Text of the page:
Many countries fear climate policies may run afoul of global trade or investment restrictions (for example, WTO claims have been made against renewable energy support measures adopted by several countries). But with the right design, policies can be made robust to such challenges, and therefore reduce the risk of “regulatory chill”.

2. Strengthen climate engagement at the World Trade Organization

Countries and experts need to make sure climate concerns have a seat at the table across the full suite of technical WTO committees that shape how global trade rules are operationalized.

3. Coordinate national climate trade measures to increase effectiveness and fairness

A rising number of governments are considering how to use trade levers to protect their own green policies and induce others to adopt higher standards. Coordinating these steps can increase their environmental impact and political feasibility, and ensure fairness in the implementation, particularly for developing countries.

4. Develop climate-enhancing preferential trade and investment agreements

We need a new generation of substantive and procedural provisions to include in preferential trade agreements and international investment agreements to make them not just “climate friendly”, but to actively push objectives such as green investment and technology transfer.

5. Net-zero trade finance

Public and private export credit agencies and political risk insurers, which provide the trade financing and risk mitigation that lubricates the global economy, have fallen behind the private sector and development finance institutions on the green transition. These actors should commit to, and set a timeline and targets for, transitioning to net-zero portfolios before 2050.

6. Political declaration on green innovation and industrial policy

Green innovation policies will be key to the green transition, but trade and investment rules have traditionally been cool toward industrial policy. Asserting the legitimacy of green industrial policy goals in the trade and investment space, as well as transparent standards on how to define it, would represent an important political signal.

7. Reform the Energy Charter Treaty

This treaty, which provides blanket protections for investors in fossil fuels, is proving a barrier to green transitions in Europe and beyond.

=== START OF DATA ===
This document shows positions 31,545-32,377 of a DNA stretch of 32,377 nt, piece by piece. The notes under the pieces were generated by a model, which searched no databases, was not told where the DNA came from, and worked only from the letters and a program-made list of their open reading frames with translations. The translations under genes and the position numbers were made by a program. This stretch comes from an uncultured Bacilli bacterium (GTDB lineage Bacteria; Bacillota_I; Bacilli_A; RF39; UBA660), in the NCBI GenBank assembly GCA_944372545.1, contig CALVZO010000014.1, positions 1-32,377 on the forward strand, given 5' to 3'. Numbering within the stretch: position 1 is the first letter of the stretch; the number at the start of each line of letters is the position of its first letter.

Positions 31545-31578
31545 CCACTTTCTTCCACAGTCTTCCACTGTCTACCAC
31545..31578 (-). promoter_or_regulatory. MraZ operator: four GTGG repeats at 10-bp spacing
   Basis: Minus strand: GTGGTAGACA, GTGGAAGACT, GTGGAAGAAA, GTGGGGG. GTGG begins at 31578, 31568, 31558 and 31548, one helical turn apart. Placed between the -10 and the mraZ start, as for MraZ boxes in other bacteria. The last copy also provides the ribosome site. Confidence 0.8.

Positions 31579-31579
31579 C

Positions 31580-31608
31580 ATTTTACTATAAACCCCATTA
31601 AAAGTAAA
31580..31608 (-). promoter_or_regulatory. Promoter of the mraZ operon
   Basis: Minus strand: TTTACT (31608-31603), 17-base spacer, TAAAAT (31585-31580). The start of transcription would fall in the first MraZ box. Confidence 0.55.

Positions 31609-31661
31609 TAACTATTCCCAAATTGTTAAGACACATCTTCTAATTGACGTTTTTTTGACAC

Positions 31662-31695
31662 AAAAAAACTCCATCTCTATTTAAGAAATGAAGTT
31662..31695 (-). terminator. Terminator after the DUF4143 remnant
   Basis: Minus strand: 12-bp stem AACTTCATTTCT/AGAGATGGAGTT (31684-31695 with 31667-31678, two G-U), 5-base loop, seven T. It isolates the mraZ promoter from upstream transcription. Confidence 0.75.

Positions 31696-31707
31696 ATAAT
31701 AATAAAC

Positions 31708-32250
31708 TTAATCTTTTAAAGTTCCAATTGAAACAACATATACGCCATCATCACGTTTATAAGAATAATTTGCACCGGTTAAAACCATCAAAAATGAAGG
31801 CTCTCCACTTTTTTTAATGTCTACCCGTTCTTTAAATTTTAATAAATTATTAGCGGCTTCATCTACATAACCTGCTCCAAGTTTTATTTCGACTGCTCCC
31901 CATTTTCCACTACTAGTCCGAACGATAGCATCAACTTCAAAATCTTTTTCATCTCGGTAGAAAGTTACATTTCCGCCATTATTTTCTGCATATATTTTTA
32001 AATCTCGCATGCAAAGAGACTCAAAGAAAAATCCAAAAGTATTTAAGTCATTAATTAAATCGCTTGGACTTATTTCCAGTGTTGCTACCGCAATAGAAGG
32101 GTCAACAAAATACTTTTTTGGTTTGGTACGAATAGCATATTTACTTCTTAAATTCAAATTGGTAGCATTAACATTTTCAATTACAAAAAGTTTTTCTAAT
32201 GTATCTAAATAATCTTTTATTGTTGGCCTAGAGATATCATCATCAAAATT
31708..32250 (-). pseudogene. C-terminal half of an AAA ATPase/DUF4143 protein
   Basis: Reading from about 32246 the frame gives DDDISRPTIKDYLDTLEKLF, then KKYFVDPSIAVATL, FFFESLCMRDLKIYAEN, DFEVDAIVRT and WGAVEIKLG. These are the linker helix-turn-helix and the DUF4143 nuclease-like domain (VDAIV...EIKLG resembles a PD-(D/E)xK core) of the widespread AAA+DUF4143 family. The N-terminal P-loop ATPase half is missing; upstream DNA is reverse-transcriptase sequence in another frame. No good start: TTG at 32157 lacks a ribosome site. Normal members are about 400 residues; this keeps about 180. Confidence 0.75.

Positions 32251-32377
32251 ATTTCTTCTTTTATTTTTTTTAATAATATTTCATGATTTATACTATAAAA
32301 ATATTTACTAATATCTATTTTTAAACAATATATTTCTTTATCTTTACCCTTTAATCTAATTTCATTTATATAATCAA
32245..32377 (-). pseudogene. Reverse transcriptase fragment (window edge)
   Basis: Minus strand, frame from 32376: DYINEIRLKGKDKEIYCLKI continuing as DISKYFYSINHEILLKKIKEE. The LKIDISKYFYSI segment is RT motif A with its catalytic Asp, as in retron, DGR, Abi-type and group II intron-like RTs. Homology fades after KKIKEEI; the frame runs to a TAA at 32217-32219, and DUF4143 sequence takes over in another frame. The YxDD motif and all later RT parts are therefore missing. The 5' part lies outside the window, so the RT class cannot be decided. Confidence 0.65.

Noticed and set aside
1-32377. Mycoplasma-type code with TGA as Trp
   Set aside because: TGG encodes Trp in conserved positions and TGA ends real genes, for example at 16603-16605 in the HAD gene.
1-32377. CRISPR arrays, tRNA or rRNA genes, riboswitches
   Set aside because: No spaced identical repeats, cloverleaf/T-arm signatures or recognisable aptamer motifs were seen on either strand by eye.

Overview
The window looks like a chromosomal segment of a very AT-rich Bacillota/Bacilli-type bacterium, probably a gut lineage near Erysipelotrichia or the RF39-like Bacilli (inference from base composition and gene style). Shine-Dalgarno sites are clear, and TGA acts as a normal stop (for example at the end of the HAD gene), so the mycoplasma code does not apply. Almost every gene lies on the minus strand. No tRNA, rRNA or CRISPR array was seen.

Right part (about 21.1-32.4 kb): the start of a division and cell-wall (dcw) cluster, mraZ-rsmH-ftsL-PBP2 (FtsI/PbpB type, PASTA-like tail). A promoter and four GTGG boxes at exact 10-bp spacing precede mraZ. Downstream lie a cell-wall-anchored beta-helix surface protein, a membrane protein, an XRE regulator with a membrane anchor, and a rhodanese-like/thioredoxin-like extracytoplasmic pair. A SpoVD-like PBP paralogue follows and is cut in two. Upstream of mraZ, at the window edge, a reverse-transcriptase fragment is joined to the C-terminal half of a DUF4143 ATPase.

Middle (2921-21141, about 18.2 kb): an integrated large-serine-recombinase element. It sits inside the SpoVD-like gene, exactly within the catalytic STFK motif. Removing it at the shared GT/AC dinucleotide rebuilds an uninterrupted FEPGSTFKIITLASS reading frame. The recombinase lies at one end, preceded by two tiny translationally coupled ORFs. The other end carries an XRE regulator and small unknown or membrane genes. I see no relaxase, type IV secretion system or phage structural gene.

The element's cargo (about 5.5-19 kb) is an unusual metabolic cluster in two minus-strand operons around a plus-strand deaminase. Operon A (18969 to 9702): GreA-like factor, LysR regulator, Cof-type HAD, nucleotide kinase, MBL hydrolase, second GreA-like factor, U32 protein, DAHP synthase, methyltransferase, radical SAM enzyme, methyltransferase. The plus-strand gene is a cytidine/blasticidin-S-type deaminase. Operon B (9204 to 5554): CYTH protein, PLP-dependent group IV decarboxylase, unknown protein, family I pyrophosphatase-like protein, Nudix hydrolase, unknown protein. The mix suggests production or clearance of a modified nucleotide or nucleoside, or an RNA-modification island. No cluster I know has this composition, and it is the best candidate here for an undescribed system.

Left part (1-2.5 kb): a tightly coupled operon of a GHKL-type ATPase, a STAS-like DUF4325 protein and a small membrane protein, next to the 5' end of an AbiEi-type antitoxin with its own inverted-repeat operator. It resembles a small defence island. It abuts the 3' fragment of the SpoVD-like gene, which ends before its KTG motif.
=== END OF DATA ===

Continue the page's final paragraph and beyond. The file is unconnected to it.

8. Develop a climate-aligned “aid for trade” initiative

Trade-related financial support to developing countries is essential for supporting trade-related climate mitigation and adaptation goals. Such steps are essential to unlock a broader political bargain around a global green deal.

9. Develop rules to support fossil fuel subsidy reform

Previous commitments to phase out fossil fuel subsidies have largely gone unmet. But progress can be made by identifying rules prohibiting specific types of fossil fuel subsidies on the basis of their climate impacts, while incorporating development priorities.

10. Ensure reform of investor-state dispute settlement advances climate goals

As countries renegotiate rules for investment protection in the UN Commission on International Trade Law (UNCITRAL) and other fora, climate should be on the agenda. Developing climate-consistent provisions (e.g. those limiting protections for fossil fuels) for adoption in new or reformed investment treaties can make these reforms stick.

11. Develop science-based climate standards in the International Organization for Standardization (ISO) and beyond

Standards around net-zero, climate neutrality and other related terms are currently under development in the ISO, at national and regional level, and in various industry bodies. To achieve climate goals and prevent greenwashing, these standards should be science-based and transparent.

Report co-authors: Carolyn Deere Birkbeck, Lise Johnson, Emily Jones, Andreas Klasen, Gregory Messenger, Harro van Asselt and Bentley Allan.